Embracing the unexpected

  • May 1, 2017

By Michelle Karim

I never had an inkling of what to expect when I applied to Ark Media for an internship. It’s not a publication- it is a production house that creates documentaries for PBS. 

I remember being confused on my first day as to how to begin doing my research. But I found a friendly face in a researcher I met who helped me throughout my internship. She showed me the ropes of what tools to use and what topics to cover each day. I realized very quickly that for these kind of projects to work, you have to be very organized, and Google Drive is how the team organized all its material: by shoot dates, hours of the show, possible interview subjects.

Most of my responsibilities involved doing research on topics such as the new Crispr/Cas9 genetic engineering technology and on scientists like Jennifer Doudna, who was responsible for the technology. I read a lot of interesting books and came up with questions for interview subjects. This bit was specifically difficult because I had to know exactly how to frame my answers so we could get specific answers tailored for television.

  I also learned how to organize interview shoots professionally. A lot of planning and thoughtful consideration goes into scouting the area around the shoot location and preparing for logistics such as emergency rooms, hardware stores, parking spaces and other amenities.

I was lucky enough to assist on the shoot for the first subject I had researched, which involved a writer for The New Yorker, John Colapinto, who wrote a book about a boy who lived as a girl until the age of 14 and then underwent sex reassignment surgery. I worked on this harrowing story for three weeks. I crafted questions for the interview, and watching my producer ask Colapinto questions based on my research was a pretty great moment of personal achievement.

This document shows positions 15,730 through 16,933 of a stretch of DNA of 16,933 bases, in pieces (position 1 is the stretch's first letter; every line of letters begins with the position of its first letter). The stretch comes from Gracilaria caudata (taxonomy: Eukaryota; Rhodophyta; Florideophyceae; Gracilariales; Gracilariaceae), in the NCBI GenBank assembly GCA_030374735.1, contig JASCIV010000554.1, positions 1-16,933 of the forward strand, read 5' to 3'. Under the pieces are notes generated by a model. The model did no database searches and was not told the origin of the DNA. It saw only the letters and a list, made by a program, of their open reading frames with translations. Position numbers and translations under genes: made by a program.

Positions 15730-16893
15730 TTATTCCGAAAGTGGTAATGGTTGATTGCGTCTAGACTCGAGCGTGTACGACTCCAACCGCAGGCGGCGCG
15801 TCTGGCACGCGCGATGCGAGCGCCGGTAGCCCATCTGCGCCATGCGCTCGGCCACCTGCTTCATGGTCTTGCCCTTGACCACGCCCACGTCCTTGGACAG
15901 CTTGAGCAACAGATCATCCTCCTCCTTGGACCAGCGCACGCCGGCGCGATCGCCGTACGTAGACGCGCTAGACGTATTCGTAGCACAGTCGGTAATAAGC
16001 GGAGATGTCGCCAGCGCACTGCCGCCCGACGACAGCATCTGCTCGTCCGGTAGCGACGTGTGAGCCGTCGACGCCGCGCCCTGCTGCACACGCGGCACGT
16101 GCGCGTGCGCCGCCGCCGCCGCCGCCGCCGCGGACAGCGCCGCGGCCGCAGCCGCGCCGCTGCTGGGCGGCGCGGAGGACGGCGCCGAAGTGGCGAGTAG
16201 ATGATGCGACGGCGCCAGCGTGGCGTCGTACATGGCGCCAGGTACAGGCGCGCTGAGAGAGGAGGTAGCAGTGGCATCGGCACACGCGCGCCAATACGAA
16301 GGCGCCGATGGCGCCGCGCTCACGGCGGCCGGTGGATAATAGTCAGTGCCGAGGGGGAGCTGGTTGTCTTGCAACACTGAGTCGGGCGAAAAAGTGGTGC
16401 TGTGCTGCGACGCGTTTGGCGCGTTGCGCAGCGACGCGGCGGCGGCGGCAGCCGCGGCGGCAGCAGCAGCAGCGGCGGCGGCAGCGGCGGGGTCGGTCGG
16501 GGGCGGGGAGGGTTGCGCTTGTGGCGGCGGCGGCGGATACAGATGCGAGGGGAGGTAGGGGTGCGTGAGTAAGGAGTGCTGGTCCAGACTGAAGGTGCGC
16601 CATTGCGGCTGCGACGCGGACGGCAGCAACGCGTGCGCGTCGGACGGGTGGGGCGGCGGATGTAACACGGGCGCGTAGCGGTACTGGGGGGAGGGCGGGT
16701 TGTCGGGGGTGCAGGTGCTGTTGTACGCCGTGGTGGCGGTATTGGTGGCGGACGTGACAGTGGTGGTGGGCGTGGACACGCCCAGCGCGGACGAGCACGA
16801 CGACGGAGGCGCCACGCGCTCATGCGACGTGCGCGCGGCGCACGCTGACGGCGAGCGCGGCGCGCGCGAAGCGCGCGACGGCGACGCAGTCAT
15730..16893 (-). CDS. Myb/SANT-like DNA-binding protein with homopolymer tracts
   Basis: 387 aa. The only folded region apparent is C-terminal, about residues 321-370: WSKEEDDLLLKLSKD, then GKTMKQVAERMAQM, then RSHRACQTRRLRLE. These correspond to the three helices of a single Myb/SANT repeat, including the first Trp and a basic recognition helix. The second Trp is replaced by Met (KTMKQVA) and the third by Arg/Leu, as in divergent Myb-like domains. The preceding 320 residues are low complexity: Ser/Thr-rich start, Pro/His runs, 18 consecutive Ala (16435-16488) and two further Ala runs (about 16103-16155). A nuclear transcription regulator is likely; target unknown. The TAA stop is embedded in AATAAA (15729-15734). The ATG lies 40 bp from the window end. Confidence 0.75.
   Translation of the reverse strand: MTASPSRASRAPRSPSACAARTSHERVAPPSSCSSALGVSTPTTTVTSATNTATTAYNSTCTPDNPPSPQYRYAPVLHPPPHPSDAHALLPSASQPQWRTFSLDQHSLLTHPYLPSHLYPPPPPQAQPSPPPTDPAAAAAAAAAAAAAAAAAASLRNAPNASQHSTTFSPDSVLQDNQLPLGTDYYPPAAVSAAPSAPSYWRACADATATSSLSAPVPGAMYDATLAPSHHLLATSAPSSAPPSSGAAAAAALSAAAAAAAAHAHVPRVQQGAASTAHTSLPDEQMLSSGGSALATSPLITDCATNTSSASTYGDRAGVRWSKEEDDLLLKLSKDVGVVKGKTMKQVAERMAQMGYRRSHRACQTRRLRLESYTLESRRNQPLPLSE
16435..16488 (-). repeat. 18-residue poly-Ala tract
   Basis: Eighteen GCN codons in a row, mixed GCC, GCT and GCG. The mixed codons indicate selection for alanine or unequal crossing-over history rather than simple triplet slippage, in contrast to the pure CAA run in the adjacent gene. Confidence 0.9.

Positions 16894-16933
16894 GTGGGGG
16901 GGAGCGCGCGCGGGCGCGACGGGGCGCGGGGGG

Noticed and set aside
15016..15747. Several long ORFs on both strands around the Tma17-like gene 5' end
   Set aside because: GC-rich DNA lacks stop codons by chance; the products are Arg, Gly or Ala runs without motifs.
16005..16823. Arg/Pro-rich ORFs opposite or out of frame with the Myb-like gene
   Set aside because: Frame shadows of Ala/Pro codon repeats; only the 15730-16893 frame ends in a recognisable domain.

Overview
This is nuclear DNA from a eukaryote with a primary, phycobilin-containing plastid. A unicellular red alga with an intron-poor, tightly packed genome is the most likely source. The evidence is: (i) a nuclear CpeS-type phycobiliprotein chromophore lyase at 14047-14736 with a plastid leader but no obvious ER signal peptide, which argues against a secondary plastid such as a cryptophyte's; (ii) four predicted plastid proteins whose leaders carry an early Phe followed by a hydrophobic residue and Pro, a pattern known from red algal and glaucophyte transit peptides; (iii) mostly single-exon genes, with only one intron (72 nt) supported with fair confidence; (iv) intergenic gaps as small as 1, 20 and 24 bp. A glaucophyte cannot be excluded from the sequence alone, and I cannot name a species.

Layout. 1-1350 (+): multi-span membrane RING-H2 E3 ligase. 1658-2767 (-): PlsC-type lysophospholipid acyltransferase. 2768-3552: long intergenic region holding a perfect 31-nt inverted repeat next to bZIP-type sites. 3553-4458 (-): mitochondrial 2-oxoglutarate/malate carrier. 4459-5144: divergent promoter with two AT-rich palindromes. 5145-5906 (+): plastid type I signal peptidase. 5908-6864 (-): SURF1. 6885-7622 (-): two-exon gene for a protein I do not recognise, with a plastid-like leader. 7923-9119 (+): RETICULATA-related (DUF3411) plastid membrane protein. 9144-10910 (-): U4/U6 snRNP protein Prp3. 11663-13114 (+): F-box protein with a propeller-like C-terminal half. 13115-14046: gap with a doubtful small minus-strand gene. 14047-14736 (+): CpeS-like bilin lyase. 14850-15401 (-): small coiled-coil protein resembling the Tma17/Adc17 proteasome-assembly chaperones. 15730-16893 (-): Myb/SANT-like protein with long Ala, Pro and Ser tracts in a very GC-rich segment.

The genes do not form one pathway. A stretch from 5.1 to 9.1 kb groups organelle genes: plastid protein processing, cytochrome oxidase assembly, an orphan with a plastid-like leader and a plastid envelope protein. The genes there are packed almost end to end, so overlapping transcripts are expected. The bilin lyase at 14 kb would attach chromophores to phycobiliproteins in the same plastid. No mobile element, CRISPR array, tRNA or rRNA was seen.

Every day I did my research was a learning experience for me, from learning how to come up with perfect questions to where to find contact information for old scientists who have shied away from public life or just aren’t great with keeping up appearances. It was surprising to know how many high-profile scientists live a life sans technology. 

Throughout my time at Ark, I learned how producers constantly come up with new ideas and spend months doing research and creating a proposal for the documentary to get picked up by a major media outlet. I learned how small production companies always have certain money-making projects that are in the filming process so that bigger, better projects can get more time and funding for production.

At Ark Media, I made some great connections. I had the opportunity to pick some of the brightest and best minds in the industry and look to them for guidance regarding my future. And I got a production assistant position on an independent film through one of my best connections at Ark. Interning at Ark has made me want to go into film in the future and create movies that have social and political impact on our society.

This was not only a learning experience in production but also a learning process for my true passion. I still love writing, but the idea of creating films has taken a strong hold on me, and I intend to do something about it through the connections that I have formed at Ark.

My advice to all those out there would be to keep in touch with every person they meet in the field who will take the time out of their day to respond to their emails and go out for coffee and chat with them about journalism and their real passion in life. That can make all the difference in the world of film. It is not What you know but Who you know. 

@SBUJournalism

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